Joseph Raczynski


Joseph Raczynski is a global leader in leveraging emerging technologies to improve economic competitiveness, equity, and business resilience.  He delivers actionable and forward-thinking technological intelligence with a focus on future trends guidance shaping the world.

His primary focus is around the future of technology, speaking globally about Blockchain, Artificial Intelligence, Cryptocurrency, NFTs, and the Metaverse, Cybersecurity, and LegalTech.  He also writes about economic, political, and global technology trends as they impact the crossroads of our personal and professional lives.  He has been quoted hundreds of times in over a dozen languages.  Joseph hosts Technology Snippets Today a video podcast series, exploring cutting edge technology and innovation.  He served as a mentor with the Columbia | IBM Blockchain Accelerator and is a presidential committee appointee to the American Bar Association, Center for Innovation Governing Council, and serves as a corporate liaison to the Council on Foreign Relations.  He earned a dual degree in Economics and Sociology and holds a Masters in eCommerce and an MBA.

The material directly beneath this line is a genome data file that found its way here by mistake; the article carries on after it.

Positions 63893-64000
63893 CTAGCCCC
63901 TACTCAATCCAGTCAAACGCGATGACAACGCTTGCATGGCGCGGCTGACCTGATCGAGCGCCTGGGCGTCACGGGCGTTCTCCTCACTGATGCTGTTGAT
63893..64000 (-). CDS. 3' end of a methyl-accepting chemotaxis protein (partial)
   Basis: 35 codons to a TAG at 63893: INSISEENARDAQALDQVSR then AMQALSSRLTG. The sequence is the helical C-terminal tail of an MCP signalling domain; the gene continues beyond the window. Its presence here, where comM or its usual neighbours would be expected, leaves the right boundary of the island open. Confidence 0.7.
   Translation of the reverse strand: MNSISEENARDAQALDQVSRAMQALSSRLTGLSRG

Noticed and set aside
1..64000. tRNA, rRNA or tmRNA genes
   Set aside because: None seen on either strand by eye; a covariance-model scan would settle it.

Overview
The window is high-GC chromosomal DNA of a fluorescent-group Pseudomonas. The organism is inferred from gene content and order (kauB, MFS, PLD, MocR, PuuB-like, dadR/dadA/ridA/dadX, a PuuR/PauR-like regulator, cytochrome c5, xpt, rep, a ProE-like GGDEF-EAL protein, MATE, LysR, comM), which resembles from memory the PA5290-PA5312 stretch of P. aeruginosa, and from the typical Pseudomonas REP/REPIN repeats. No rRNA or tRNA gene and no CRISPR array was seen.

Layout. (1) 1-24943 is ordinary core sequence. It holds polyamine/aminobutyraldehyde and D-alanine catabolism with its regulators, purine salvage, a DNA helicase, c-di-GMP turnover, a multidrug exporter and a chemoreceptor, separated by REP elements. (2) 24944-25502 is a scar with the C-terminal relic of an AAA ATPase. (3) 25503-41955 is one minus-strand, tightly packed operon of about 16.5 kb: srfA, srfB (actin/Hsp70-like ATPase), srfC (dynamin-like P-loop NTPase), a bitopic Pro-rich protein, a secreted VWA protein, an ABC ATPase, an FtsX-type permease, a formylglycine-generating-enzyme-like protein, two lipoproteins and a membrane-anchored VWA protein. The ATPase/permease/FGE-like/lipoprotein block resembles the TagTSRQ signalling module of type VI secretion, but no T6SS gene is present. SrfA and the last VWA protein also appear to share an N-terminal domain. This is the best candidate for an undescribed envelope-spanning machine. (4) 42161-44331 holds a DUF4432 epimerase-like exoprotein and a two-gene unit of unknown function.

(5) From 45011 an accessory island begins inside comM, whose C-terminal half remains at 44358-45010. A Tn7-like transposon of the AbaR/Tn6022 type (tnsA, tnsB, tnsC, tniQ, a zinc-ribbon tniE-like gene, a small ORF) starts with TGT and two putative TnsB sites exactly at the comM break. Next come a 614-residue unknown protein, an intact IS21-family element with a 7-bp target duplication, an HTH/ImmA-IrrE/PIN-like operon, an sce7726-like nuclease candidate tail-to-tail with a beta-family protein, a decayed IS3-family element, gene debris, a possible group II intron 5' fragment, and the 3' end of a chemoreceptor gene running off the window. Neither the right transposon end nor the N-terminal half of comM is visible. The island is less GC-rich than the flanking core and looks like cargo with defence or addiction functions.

You can connect with Joseph at JoeTechnologist.com or JosephRaczynski.com or on Twitter @joerazz

2 thoughts on “About

  1. Appreciated your presentation at the ALA conference. I formerly worked for a class action focused firm. One issue we’d come across is forced arbitration clauses used by many tech companies. I’ve been considering how DAO’s could possibly be used as a strategy for dealing with consumer protection where forced arbitration clauses are in place. Have you heard of this occurring?


  2. Thanks for the kind words! It’s a great question, and still early days on this one. When a DAO is more centralized, i.e. It was just started and that necessitates a few primary actors, I feel like the traditional laws apply well. However, in time as some become truly decentralized, with potentially millions of token holders, that does feel different. I’ve not seen any actions in this latter scenario. The obvious reason being how would this even apply in a reasonable way.

    It’s an interesting area worth pursuing, and if you see a new path forward, please feel free to share.


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